EP…Yay

 

By Gyeongbae Jung

It’s 8 AM. I wake up, shower, put on some clothes, and struggle to find matching socks as I wonder why I didn’t to go to bed earlier. The struggle continues as I get ready to bike to my internship at EPA. I’m not a very good biker, but I lie to myself every morning about how good I am to convince myself to make the trip. I bike past Adams Morgan, Dupont Circle, downtown, and the myriads of tourists taking selfies in front of the White House.

Interning at EPA this summer has been a bit surreal for me. I remember I used to stare at these big marble buildings in total awe when my family visited D.C. years ago. Mini me would try to picture what they would look like from the inside and, well, I’m here now. My childhood wonder and imagination have quickly been replaced with rows and rows of doors that lead to unknown offices filled with cubicles, employees, and the hopes and dreams of the American people. As I do my daily walk upstairs to my office, I can’t help but imagine how many people have done the same before me.

I’m an intern at the Office of Web Communications (OWC), or “the office of extreme Facebooking” as my friends would like to call it. I figured nothing would have prepared me more for this internship than the hours I spent procrastinating on social media during finals. But, honestly, that’s a very shallow way to describe the important work this office does. OWC synthesizes content and news, and shares it with the public through various social media channels. According to the American Press Institute, 44% of Americans receive their news through social media. As peoples’ dependence and connectivity to the internet continues to grow, so will the importance of modern media outlets as a way of sharing information with the public. OWC helps the public learn about environmental news and information in 140 characters or less.

Today is the last day of my internship at the EPA. It’ll be 8 AM tomorrow, I’ll wake up, shower, put on some clothes, and once again struggle to find matching socks. I’ll try to lie to myself again, but this time about how I won’t miss the intern struggle. I feel like this time my morning lie won’t be very effective. I sincerely loved my time here, the work I did, the people I met, and the cause I supported. People call it the EPA, but for me it’ll always be the EP….yay.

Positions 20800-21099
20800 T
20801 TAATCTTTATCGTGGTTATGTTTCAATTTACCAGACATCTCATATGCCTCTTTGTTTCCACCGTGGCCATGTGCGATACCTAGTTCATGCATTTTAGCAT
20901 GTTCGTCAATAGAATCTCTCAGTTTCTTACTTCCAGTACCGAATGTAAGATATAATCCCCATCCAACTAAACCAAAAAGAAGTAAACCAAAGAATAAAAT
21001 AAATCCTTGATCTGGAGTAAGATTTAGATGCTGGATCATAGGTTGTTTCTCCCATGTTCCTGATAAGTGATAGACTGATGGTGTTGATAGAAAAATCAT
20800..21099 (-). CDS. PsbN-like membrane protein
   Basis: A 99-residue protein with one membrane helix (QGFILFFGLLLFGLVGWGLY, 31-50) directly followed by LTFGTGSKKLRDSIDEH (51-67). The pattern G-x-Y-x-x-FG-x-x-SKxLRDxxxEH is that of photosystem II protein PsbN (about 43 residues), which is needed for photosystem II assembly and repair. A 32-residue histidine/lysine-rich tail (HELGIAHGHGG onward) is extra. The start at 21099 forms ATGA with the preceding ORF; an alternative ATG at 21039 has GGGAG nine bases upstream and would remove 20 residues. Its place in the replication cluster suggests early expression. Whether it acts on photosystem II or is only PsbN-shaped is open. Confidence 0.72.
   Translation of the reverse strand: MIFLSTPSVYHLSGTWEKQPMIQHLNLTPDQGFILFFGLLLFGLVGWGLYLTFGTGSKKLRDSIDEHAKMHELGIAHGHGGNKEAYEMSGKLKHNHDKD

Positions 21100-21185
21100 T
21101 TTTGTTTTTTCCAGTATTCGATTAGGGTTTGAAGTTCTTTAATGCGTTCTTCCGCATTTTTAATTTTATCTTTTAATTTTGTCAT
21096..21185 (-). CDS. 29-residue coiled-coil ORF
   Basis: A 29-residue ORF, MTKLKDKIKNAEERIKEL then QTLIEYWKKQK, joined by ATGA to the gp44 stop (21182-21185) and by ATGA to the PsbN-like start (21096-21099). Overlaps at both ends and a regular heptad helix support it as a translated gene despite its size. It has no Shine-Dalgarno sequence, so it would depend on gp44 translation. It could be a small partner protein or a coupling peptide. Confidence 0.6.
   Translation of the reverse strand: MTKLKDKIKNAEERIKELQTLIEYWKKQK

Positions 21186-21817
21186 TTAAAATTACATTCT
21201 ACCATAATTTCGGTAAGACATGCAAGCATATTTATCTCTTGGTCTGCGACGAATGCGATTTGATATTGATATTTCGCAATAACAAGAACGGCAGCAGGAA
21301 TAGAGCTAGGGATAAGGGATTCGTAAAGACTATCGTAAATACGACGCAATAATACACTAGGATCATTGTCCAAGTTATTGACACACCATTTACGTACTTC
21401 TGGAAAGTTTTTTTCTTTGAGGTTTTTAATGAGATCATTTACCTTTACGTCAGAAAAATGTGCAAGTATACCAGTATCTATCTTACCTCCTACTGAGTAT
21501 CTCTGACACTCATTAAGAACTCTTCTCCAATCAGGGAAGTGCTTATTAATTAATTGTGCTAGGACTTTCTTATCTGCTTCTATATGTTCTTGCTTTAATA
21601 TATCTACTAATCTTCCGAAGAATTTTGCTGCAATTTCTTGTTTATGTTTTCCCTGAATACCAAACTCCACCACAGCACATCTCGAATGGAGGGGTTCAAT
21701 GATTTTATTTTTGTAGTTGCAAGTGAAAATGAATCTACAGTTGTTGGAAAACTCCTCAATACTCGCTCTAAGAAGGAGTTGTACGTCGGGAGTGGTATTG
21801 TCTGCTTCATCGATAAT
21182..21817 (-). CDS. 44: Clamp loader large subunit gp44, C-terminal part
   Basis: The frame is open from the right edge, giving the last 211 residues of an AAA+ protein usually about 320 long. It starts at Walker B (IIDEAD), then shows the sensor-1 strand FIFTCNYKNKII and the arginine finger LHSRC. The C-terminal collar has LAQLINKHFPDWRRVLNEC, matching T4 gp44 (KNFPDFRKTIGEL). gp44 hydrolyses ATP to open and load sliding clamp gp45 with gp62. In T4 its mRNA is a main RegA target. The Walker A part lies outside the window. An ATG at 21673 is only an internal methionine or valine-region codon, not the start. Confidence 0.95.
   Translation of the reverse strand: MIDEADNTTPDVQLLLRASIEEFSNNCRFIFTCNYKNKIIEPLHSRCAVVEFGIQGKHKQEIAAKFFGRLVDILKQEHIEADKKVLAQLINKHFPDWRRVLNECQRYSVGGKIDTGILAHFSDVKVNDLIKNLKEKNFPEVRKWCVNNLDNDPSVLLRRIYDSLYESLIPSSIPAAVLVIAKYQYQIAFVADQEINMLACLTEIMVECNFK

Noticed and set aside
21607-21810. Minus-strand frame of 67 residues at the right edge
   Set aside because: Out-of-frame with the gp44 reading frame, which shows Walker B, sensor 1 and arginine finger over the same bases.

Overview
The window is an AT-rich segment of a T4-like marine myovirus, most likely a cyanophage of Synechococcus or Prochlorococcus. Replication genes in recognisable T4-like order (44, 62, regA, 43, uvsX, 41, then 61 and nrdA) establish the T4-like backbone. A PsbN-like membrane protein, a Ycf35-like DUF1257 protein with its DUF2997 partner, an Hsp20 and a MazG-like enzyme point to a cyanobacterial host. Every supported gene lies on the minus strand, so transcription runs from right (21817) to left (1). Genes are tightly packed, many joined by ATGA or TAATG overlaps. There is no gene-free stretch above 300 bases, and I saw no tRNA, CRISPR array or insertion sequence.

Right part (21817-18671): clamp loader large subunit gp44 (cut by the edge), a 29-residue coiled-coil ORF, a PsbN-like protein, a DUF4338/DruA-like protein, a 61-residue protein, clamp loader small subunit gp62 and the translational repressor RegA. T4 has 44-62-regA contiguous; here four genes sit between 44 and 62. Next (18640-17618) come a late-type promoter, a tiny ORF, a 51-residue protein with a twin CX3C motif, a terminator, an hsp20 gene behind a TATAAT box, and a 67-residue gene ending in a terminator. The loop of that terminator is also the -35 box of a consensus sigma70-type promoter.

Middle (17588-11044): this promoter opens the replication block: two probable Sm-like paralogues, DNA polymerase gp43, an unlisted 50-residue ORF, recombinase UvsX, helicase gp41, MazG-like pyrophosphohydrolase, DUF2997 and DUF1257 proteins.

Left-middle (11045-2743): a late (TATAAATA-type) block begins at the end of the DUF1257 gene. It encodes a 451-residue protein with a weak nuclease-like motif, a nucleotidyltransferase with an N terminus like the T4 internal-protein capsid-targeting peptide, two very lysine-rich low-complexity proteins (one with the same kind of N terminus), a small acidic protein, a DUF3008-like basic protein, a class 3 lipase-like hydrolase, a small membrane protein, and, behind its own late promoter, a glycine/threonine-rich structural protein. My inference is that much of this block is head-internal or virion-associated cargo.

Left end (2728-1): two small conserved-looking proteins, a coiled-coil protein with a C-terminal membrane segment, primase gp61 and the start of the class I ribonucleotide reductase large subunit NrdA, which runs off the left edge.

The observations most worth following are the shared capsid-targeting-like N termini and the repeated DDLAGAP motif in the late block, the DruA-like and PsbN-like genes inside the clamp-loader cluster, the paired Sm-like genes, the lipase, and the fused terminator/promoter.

About the author: Gyeongbae Jung is a sophomore at American University studying environmental science. He works as an intern in the EPA’s Office of Web Communications.

 

Editor's Note: The views expressed here are intended to explain EPA policy. They do not change anyone's rights or obligations. You may share this post. However, please do not change the title or the content, or remove EPA’s identity as the author. If you do make substantive changes, please do not attribute the edited title or content to EPA or the author.

EPA's official web site is www.epa.gov. Some links on this page may redirect users from the EPA website to specific content on a non-EPA, third-party site. In doing so, EPA is directing you only to the specific content referenced at the time of publication, not to any other content that may appear on the same webpage or elsewhere on the third-party site, or be added at a later date.

EPA is providing this link for informational purposes only. EPA cannot attest to the accuracy of non-EPA information provided by any third-party sites or any other linked site. EPA does not endorse any non-government websites, companies, internet applications or any policies or information expressed therein.